This time last year my youngest son, Steven, had been safely back home in the States for about a month, after a year in Afghanistan. My heart still crashed through my stomach at a radio mention of casualties in Afghanistan. I stood paralyzed at the grocery store with a newspaper photo of a downed helicopter staring me in the face. I still felt the bizarre mixture of overwhelming pride and overwhelming fear when I thought of my son’s very conscious choice to spend six years of his life as a U.S. Army Apache helicopter mechanic, standing shoulder to shoulder with the small percentage of Americans who fight our wars.
Flying has always been a dream of Steven’s. He drew helicopters and planes and built them out of blocks and paper from the time he was just a little guy. Flying simulations in video games were his favorites.
Flying has always been a dream of mine. I don’t know if anyone even knows that about me. I think I’ve never told a soul. My dreams from an early age were filled with a super-power ability to just lift off and sail up into the sky, soaring above the world of my childhood. Today too I always have dreams of flying and remember the sensations of, all on my own power, flying effortlessly off the ground up into the clouds. Seriously, really……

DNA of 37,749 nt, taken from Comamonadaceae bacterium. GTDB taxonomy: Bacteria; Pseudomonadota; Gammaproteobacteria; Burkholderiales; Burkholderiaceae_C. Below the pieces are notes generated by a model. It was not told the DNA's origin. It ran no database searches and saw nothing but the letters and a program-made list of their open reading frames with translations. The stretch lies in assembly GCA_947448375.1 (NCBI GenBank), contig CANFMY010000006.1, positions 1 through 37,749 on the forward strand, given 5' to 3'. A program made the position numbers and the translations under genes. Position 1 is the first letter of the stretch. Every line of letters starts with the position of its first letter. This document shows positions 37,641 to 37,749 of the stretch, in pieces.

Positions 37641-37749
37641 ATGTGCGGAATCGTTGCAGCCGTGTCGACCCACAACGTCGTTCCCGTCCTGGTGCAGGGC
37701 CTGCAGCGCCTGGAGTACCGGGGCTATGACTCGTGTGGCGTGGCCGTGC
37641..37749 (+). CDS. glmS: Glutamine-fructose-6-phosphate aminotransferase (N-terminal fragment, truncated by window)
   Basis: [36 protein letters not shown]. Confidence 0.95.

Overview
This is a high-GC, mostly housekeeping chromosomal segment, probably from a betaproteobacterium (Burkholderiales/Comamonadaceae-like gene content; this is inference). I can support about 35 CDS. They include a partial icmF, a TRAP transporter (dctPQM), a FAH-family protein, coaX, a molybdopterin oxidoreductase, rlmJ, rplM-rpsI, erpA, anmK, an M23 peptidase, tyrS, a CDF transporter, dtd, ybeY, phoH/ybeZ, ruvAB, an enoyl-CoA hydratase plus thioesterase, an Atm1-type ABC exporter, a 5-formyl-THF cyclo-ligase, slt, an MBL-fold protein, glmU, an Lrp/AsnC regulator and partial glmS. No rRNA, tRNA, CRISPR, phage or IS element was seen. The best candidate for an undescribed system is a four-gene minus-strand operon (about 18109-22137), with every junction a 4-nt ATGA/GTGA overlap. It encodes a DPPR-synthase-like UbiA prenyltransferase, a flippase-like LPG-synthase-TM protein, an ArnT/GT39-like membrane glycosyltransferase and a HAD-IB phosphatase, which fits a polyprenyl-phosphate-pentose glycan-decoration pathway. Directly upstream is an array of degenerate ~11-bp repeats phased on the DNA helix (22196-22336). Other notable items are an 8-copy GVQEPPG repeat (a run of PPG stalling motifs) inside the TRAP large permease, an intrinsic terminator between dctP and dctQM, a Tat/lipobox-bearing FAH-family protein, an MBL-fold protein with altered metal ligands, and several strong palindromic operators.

So, about one year after I yelled, screamed and cried hysterically joyous tears as Steven’s plane landed at Fort Campbell in Kentucky, bringing him home from Afghanistan, I took off in a helicopter that he piloted and soared right up into the sky like a dragonfly!
I felt the very same sensations that I had in my dreams, but I wasn’t all alone. Steven, the helicopter pilot, was next to me checking in with the Boca Raton Airport as we headed south to fly over the pine forests of Morikami and to take in, literally, a bird’s eye view of Sunflower on a windy Saturday afternoon!
One proud Mama listened through giant headphones as he described “Yes, sir. There is a waterspout north at 1:00 stretching from the clouds to the ocean somewhere in Delray.” Cool, I’m thinking. “This is Romeo Hotel reporting that the waterspout is starting to disperse.” “Thanks for the update”
“Would it be ok for us to be close to that waterspout?” I asked, as we swooped over Pond Hawk nature preserve and headed to the beach to fly by my apartment. “No Mom…it would not be a good thing for a little helicopter like this to be close to a waterspout!”
I felt like an osprey floating on the breeze, peering into the top floors of my building and then checking out possible lunch fish in the shallow waters below. A quick loop down and around Boca inlet and then sadly we had to head back to Lantana airport and Steven’s flight school, Palm Beach Helicopters.
We were up in the air for almost an hour. It felt like 3 minutes or 3 days. I have no idea which. Steven and I were playing out our dreams. It was awesome!
© Susan Caruso and Sunflower Creative Arts, 2013